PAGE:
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Month: April 2020

Visualizing Ranking Data

Stephanie Evergreen gives us a few techniques for visualizing ranking data:

And any time your data could be visualized in a bar chart, you can always take a jump to a dot plot or lollipop chart. You got this.

Any of these variations will be a perfectly fine visual to show rank data at a single point in time. If you have rank over time OR rank comparison across multiple groups, try a Bump Chart.

I was going to recommend a Cleveland dot plot, myself.

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Using Powershell to Configure Database Mail and SQL Agent Alerts

Eric Cobb shows us how to use Powershell to set up database mail and SQL Agent alerts:

As a DBA, you need to know when there’s a problem on your SQL Servers. And while I highly recommend you use a full-fledged monitoring system, there are also some things you can set up on your SQL Servers so that they will tell you when certain things go wrong. This doesn’t replace a full monitoring system, but setting up the below alerts will give you notification when SQL Server encounters things like corruption or resource issues.

Even with a full-fledged monitoring system, there are places where you can still make use of mail and side alerts.

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Color Band by Group in Power BI

Marco Russo and Alberto Ferrari show how we can change color alteration to switch from row to row and instead go from group to group:

The background color of the rows depends on Sales[Order Number]. The background color switches between white and light gray every time the order number changes, so all the rows of the same order have the same background color and can be easily identified. You cannot obtain this visualization by only using a Power BI style, because the coloring of a row depends on the actual data in it. You can achieve this goal by using the conditional formatting feature in Power BI. You can set the background color of a cell according to the value of a measure. Therefore, you need a DAX formula that returns two values: one for the white rows and one for the gray rows. The value returned by the measure must alternate between those two values with each consecutive order number.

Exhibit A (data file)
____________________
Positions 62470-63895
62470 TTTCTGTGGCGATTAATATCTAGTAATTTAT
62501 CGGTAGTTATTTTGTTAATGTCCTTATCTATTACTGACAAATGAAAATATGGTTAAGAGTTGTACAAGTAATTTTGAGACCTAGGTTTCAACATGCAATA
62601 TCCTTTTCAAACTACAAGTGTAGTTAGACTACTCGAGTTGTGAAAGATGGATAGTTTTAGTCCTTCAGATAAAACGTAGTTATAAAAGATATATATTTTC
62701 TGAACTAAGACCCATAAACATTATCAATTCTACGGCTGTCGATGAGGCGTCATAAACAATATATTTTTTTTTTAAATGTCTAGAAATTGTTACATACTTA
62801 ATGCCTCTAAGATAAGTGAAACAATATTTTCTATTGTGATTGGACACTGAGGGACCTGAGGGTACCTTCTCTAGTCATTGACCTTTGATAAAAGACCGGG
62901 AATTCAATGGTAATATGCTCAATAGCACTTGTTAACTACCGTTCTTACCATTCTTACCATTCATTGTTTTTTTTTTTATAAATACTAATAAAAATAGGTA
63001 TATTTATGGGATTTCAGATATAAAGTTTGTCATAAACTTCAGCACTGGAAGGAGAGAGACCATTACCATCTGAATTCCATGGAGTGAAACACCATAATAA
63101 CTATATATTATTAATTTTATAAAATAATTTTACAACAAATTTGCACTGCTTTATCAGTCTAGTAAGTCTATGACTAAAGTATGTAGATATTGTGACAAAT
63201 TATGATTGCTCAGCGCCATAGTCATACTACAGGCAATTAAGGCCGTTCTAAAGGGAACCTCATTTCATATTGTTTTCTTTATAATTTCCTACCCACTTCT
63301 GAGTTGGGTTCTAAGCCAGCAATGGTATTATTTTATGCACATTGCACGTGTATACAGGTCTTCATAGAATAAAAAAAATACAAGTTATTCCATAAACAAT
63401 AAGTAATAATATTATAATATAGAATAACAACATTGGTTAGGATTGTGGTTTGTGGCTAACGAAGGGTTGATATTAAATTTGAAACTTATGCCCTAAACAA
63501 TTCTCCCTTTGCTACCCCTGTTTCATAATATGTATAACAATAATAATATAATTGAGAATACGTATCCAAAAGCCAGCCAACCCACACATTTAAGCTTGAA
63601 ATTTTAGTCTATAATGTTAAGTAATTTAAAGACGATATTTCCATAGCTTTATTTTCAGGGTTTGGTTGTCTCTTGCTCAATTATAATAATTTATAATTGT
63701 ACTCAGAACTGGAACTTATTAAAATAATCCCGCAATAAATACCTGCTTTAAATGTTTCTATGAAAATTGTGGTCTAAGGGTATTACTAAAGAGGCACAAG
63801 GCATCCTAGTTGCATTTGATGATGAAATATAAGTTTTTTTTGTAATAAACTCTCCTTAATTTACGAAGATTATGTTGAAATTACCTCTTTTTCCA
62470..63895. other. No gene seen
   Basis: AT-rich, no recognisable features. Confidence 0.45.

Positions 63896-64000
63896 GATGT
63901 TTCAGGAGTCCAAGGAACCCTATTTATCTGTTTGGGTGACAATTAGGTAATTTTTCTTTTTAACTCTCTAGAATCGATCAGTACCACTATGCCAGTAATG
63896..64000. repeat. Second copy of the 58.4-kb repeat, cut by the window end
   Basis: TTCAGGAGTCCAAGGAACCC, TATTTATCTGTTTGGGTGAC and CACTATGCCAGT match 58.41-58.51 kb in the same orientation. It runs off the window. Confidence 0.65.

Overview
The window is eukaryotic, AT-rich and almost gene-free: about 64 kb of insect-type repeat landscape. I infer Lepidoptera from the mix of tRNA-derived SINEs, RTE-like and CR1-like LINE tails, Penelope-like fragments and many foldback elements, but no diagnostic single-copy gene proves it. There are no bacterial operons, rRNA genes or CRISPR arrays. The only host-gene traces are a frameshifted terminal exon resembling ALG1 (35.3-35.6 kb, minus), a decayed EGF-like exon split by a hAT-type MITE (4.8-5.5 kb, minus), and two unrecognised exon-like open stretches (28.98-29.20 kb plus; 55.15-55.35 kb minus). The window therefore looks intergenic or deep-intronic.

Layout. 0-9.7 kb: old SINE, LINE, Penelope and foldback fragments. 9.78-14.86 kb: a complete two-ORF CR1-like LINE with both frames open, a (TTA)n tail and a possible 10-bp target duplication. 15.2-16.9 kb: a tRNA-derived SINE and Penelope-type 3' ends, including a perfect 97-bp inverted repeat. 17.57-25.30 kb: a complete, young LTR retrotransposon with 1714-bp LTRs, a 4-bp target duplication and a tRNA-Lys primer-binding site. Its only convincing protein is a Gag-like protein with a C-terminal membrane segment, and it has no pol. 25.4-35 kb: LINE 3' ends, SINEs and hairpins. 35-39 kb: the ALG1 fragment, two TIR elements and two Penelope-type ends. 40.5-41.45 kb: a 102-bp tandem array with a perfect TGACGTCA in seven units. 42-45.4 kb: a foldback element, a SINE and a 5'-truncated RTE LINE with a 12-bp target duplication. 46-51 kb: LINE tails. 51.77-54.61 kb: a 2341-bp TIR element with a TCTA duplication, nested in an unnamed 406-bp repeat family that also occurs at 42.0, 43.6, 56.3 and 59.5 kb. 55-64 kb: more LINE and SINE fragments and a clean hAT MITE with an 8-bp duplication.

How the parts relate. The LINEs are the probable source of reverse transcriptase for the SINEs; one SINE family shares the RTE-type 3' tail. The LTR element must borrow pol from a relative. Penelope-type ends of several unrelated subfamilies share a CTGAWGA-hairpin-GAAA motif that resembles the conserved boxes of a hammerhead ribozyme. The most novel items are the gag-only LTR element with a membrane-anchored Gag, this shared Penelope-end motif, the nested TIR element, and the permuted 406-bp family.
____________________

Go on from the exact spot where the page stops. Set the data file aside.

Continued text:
Read on for an example of how you can do this.

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Progressive Disclosure in Power BI

Prathy Kamasani takes us through the implementation of a design idea in Power BI:

In the above example, I used a pattern to show details using action from the Card. When a user clicks on a card, the report will show details related to Card. It sounds straightforward, but it involves a lot of work using Power BI Functionalities: Buttons, Bookmarks, Sections, Grouping and Page Size.

There are few aesthetics I paid attention in this Report Page which are key for any landing page. Usually, a Landing page helps users to navigate around the Power BI Model, so it is important to highlight those navigation steps. In the above model, I used Buttons, labels and Images for navigation hints.